Bonds

Alix Stewart, fund manager, fixed income, at Schroders, said: “The outlook for UK government bonds is more uncertain. However, they are likely to sell off at least initially as investors will require a higher return from them. This is because more government spending means more borrowing through bond markets and the higher inflationary environment.

“Longer term, however, UK government bonds should remain well supported due to the economic uncertainty caused by the political turmoil in the face of looming Brexit negotiations.”

Uncertainty

Richard Stone, chief executive of The Share Centre, highlights the likely ongoing uncertainty. “At the moment it’s unclear quite what the outcome of the Election could mean for people,” he said.

“As a consequence of that there’s uncertainty around Brexit negotiations, around tax and spending plans, and what elements will end up being in the new Government’s programme as it goes forward. So there’s a lot for investors to take on board as they try and work out what might happen next.

“In the near term, we will likely see a drop in Sterling. This may counteract any potential fall in the FTSE 100 at least given the level of overseas revenues and earnings in those companies. Markets may also have a view that Brexit negotiations, due to start on 19 June, may have to be more conciliatory as the Prime Minister would have to work harder to build a consensus in Parliament for those negotiations.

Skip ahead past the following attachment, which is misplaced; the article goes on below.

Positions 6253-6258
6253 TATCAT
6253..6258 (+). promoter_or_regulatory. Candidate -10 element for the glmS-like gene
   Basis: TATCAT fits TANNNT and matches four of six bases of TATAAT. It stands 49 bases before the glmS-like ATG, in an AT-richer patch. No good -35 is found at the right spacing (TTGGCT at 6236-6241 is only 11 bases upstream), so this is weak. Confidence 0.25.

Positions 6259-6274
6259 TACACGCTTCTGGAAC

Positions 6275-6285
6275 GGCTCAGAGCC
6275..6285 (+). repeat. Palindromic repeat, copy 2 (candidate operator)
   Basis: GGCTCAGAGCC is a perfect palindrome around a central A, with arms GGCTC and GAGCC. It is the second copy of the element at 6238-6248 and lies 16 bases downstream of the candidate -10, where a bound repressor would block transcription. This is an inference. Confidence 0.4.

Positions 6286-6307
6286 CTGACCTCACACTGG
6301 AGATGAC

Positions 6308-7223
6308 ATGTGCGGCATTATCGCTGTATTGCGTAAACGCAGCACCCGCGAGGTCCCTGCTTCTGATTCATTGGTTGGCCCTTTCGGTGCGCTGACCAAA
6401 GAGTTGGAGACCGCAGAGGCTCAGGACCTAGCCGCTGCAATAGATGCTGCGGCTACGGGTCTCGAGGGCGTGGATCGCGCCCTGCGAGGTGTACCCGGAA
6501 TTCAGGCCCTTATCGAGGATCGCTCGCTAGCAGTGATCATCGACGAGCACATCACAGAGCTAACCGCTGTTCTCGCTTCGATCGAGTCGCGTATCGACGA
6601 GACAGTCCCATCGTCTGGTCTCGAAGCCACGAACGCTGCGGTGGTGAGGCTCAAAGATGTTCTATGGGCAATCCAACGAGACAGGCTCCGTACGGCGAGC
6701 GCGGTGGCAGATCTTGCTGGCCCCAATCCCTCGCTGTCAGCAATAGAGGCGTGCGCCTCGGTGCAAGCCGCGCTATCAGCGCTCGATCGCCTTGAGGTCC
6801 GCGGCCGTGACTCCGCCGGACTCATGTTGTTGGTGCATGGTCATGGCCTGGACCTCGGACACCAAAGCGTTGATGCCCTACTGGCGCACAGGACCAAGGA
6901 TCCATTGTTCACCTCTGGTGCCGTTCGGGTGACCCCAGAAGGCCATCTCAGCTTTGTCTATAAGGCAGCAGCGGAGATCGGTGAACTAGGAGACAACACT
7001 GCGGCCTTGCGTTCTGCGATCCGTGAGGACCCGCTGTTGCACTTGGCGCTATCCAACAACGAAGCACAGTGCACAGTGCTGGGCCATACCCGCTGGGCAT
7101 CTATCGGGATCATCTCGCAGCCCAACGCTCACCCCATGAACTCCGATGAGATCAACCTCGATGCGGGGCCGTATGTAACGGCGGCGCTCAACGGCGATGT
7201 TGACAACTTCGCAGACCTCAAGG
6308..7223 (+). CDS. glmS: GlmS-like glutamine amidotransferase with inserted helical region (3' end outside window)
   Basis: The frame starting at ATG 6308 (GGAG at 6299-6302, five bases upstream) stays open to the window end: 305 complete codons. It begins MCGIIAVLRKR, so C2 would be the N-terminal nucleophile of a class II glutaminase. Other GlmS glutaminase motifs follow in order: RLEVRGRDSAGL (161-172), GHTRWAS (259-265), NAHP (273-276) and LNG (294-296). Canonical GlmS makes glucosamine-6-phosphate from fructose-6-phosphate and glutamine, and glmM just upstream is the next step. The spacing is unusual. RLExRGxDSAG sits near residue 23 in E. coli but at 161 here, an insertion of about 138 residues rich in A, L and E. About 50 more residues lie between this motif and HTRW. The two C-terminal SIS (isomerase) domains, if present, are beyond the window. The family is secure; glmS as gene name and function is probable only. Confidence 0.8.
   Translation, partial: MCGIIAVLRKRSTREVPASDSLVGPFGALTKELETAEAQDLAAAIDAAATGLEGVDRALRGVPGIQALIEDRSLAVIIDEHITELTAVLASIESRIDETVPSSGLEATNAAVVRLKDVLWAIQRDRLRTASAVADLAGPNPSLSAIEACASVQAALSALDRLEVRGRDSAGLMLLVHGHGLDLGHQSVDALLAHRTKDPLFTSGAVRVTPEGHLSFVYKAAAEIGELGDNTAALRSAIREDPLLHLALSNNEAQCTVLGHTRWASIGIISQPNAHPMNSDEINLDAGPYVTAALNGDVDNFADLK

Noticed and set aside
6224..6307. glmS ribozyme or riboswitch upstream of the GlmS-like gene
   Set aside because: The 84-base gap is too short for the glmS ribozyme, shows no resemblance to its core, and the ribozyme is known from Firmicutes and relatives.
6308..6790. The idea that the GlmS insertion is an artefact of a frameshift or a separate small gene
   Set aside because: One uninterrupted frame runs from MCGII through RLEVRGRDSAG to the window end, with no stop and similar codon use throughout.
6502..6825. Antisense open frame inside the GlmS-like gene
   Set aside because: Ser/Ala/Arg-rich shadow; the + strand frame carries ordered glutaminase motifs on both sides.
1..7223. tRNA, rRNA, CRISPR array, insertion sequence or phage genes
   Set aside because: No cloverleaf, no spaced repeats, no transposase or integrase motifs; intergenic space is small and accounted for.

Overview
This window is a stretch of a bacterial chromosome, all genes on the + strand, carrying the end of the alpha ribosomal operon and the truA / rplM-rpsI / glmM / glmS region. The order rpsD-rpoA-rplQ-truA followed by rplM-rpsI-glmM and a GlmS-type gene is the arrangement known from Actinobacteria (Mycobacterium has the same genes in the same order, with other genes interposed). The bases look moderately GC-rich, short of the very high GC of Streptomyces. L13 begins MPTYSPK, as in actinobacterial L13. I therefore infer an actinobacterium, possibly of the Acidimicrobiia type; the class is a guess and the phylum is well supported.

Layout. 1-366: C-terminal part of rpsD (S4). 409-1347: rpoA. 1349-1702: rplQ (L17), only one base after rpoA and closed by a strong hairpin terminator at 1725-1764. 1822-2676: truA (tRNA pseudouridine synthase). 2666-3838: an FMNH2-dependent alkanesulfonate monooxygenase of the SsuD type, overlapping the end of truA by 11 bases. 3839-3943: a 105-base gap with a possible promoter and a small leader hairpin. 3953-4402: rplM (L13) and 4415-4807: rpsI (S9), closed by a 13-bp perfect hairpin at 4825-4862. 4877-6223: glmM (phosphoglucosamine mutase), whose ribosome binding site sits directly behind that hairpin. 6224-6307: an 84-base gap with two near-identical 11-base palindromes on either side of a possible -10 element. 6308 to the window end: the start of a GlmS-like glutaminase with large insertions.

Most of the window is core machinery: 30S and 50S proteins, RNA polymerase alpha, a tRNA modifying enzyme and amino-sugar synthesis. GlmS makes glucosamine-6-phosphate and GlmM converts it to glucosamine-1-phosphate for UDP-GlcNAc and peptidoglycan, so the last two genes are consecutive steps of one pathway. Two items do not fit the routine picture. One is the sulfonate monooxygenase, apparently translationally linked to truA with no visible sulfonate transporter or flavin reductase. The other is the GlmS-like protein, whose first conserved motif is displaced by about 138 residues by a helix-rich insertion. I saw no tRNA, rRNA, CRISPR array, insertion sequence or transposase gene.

“Finally, an arrangement, formal or informal, with the DUP MPs from Northern Ireland will thrust Northern Irish politics to the fore – the border with Ireland of course being one of the key Brexit negotiation issues.

“As we know markets react badly to uncertainty so we expect sterling to fall and markets, particularly the more UK-focused FTSE 250, may be nervous until the future direction of the government and its programme becomes clear and as investors try to understand what this will mean for their portfolios.”

Mark Taylor, chief executive officer at Selftrade from Equiniti, is advocating a little and often approach to investing.  “Overseas investors looking at the UK as an opportunity will be reluctant to commit, which could well mean that markets remain volatile,” he said. “That is why we believe in investing little and often or “piece by piece”.

“Nobody can tell when a market could rise and fall with any degree of certainty, so we think regular investing on a monthly basis is a better approach during times of uncertainty.”